What is Human Trafficking? 

What is human trafficking

Human trafficking is a form of modern slavery. The dictionary definition is: ‘the illegal practice of procuring or trading in human beings for the purpose of prostitution, forced labour, or other forms of exploitation.’

The United Nations produced The Protocol to Prevent, Suppress and Punish Trafficking in Persons, especially Women and Children. It was adopted by General Assembly resolution 55/25 and entered into force on 25 December 2003. At this time it was the first global legally binding instrument with an agreed definition on trafficking in persons.

Article 3, paragraph (a) of the Protocol to Prevent, Suppress and Punish Trafficking in Persons, defines it as; ‘the recruitment, transportation, transfer, harbouring or receipt of persons, by means of the threat or use of force or other forms of coercion, of abduction, of fraud, of deception, of the abuse of power or of a position of vulnerability or of the giving or receiving of payments or benefits to achieve the consent of a person having control over another person, for the purpose of exploitation. Exploitation shall include, at a minimum, the exploitation of the prostitution of others or other forms of sexual exploitation, forced labour or services, slavery or practices similar to slavery, servitude or the removal of organs.’

So human trafficking is the trade of humans. People are used as ‘things’ that can be bought and sold just like goods. Human trafficking mostly involves women and children but also includes men. It can and does occur in countries all over the world. It does not necessarily involve moving people from one place to another. Human trafficking is a crime. It is a violation against human rights as it restricts movement and is exploitative.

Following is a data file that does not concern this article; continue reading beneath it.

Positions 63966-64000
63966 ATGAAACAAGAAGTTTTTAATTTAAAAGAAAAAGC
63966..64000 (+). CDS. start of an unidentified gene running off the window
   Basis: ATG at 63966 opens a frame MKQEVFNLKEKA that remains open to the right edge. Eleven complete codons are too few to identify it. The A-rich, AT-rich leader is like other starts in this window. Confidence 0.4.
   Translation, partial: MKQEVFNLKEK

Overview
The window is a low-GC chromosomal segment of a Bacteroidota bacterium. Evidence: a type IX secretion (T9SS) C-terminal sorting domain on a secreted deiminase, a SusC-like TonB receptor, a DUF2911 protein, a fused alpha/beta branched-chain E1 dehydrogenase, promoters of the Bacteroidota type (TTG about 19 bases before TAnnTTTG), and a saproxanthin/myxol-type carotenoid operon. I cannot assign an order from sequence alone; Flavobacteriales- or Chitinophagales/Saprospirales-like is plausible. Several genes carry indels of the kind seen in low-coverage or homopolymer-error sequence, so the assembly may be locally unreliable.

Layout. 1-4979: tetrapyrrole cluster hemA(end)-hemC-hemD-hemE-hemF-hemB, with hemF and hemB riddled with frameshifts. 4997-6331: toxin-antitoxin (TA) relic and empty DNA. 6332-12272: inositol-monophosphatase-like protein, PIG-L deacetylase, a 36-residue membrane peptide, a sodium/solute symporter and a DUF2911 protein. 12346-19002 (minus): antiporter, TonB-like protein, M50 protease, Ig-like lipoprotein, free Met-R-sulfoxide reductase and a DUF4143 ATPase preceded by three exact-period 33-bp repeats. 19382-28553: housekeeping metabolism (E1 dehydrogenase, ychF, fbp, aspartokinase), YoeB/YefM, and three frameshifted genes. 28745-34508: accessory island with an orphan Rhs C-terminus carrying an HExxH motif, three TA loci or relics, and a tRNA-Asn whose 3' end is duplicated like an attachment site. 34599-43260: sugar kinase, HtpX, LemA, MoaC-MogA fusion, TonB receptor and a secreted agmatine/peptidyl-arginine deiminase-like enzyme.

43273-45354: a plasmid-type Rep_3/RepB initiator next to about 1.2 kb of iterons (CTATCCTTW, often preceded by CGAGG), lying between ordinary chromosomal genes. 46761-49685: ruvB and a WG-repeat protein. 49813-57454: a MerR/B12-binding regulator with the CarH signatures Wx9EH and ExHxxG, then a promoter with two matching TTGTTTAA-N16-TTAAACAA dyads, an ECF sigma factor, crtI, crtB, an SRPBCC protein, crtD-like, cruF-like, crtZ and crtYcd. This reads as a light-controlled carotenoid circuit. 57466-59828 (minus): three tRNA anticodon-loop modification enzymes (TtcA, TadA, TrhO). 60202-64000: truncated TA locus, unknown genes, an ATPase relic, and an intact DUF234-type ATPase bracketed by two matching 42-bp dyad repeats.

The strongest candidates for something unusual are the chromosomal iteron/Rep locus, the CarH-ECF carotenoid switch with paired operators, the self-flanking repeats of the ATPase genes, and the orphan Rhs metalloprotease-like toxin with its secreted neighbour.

Why are People Trafficked? 

Trafficking of children

Children are considered to be anyone under 18 years of age. They are exploited for many reasons. This could be for sexual exploitation such as prostitution or child pornography. It may be for forced labour or slavery. In some instances children are used for organ transfers. They could be trafficked for international adoption, early marriage or to be used as beggars (children are often more successful at begging than adults). Children have been used during wars as soldiers, porters and wives for the adult soldiers. In some instances children may be trafficked for sporting reasons, to be used and trained as athletes such as footballs players or child camel jockeys.    

A high percentage of international trafficking involves children. IOM indicated in 2011 that round 35% of human trafficking was children. Poor areas tend to have the highest instances. For families living in extreme poverty there is sometimes little choice. Parents may be forced to sell children to survive. 

Sex Trafficking

Sex Trafficking is far reaching and wide ranging. The International Labour Organisation stated that it affects 4.5 million people worldwide. It involves individuals being forced into sex work through threats, physical and mental abuse, deception and as debt repayment. People do not have to be moved from one place to another to be identified as sex trafficked. 

Forced Marriage 

A forced marriage is one is is not agreed to by both people. Servile marriage is a marriage involving one person who has been used as a commodity and has been bought, transferred or inherited.

Forced marriage is a form of modern slavery and sometimes comes under human trafficking if a person is sent to another country, they did not consent or if they are forced to engage in sexual acts they did not consent to. This then becomes sex trafficking. If they are used as a servant in any way this then falls under labour trafficking. 

Labour trafficking 

This involves the movement of people to be used as slaves. They may be forced to work in difficult, unsafe, unsanitised and dangerous environments. They may be forced to work long hours for little or no money. It often involved domestic, construction, manufacturing and agriculture work. 

Organ trafficking

This again often involves those who are poor and vulnerable. In some cases the victim may voluntarily give up an organ through desperation for money/ goods. They can then paid less or not at all for the organ. Sometimes an organ can be taken without consent during treatment for another issue. 

You can view our Modern Slavery online training course here.